By Yoshihide Momotani
For complicated origami fanatics.
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Extra info for Origami Alpine Flowers (Yama no Hana Origami) (in Japanese)
It is an almost pointless exercise to add that such a feat could only be realized through the change of the representational paradigm introduced by the Renaissance, which submitted every image as a specular reflection, as an extension of reality. In the light of this, we might also have expected Alberti's treatise on new painting to contain - within the concept of the image as a mirror of the real - the entire theory of this new art of projecting shadows, as illustrated by Masaccio's fresco. However, this expectation is not fully realized since Alberti is much more concerned with the relationship between light and colour than with the creation of cast shadows.??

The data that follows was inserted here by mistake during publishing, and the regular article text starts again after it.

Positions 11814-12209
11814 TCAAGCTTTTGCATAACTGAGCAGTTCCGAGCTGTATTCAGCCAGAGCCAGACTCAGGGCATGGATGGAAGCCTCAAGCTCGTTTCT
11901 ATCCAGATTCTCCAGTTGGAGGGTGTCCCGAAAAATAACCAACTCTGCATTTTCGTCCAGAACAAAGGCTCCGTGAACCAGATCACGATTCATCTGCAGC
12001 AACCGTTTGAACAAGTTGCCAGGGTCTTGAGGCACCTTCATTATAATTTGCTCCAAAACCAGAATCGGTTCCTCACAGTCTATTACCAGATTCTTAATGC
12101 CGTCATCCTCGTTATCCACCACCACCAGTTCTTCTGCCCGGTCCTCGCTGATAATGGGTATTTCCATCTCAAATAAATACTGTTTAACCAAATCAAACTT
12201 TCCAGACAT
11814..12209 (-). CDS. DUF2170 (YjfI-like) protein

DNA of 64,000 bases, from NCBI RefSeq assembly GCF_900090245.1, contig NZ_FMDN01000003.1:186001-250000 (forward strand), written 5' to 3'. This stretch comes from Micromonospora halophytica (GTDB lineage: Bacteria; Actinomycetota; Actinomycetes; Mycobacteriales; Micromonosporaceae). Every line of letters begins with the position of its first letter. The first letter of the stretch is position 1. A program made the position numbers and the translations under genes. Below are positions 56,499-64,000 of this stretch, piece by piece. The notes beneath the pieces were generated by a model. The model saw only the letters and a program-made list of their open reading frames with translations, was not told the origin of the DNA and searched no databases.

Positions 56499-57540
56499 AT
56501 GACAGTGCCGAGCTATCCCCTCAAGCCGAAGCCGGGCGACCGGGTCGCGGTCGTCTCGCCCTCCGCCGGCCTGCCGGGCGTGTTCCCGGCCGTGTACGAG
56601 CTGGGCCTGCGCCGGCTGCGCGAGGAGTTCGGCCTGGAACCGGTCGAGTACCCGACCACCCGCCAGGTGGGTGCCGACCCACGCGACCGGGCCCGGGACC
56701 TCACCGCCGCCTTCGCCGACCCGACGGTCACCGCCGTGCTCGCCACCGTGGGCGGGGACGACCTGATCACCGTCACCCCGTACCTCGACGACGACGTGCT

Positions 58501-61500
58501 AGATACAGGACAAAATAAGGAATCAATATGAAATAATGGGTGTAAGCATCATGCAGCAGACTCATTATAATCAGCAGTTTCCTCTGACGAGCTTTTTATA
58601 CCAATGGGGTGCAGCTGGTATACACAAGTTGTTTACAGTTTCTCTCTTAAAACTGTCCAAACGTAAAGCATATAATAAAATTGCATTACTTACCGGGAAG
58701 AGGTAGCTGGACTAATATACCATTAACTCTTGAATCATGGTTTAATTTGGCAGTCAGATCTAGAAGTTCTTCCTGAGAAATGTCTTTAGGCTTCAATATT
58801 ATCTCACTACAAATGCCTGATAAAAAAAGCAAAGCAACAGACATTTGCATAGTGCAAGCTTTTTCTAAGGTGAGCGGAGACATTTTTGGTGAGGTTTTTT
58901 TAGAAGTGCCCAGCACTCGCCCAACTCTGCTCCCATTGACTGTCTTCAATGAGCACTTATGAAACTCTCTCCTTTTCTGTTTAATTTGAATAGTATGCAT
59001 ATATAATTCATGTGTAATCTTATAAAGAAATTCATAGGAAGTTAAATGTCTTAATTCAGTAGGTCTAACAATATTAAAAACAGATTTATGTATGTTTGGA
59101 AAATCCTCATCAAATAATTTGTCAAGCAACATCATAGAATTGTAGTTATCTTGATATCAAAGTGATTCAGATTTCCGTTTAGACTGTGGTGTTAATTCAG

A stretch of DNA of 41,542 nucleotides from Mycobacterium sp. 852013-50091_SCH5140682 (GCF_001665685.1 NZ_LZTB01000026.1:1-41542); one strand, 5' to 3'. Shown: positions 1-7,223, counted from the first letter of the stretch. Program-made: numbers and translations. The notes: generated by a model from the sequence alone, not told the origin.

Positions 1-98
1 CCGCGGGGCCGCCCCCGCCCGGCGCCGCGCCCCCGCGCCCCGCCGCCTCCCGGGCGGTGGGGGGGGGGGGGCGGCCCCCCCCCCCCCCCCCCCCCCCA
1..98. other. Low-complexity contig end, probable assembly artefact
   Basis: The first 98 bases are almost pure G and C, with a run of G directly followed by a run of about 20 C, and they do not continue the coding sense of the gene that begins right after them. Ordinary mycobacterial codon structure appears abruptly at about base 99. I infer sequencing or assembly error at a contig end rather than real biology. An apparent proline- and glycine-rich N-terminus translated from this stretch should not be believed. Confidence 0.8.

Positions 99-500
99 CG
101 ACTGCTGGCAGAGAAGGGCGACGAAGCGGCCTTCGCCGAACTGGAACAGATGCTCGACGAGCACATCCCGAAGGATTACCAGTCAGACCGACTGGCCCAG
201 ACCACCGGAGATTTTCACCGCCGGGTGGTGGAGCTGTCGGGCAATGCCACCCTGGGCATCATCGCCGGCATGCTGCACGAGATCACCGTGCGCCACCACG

The bottle of aftershave (whose name appears twice in the image as though truly and accurately duplicated) is a desirable object in as much as the 'the reflection' presents it as having more consistency than the shadow and more reality than the mirror: in other words, it is presented as being 'the same'. It is an almost pointless exercise to recall that such a manipulation is only possible within a culture that, on the one hand, turns manufactured goods into fetishes and, on the other, details its own visual mechanisms from the time of that great invention - the photographic image.
This outcome is in keeping with his new conception on art, which Vasari defined as follows: [Masaccio] reflected that, as painting is nothing more than an imitation of all natural living things, with similar design and colouring, so he who should follow Nature most closely would come nearest to perfection. [... he] introduced movement, vigour and life into the attitudes, giving the figures a certain appropriate and natural relief that no painter had ever succeeded in obtaining before. . His works possess harmony and sweetness, the flesh-colour of the heads and of his nudes blending with the tints of draperies, which he delighted to make in a few easy folds, with perfect nature and grace.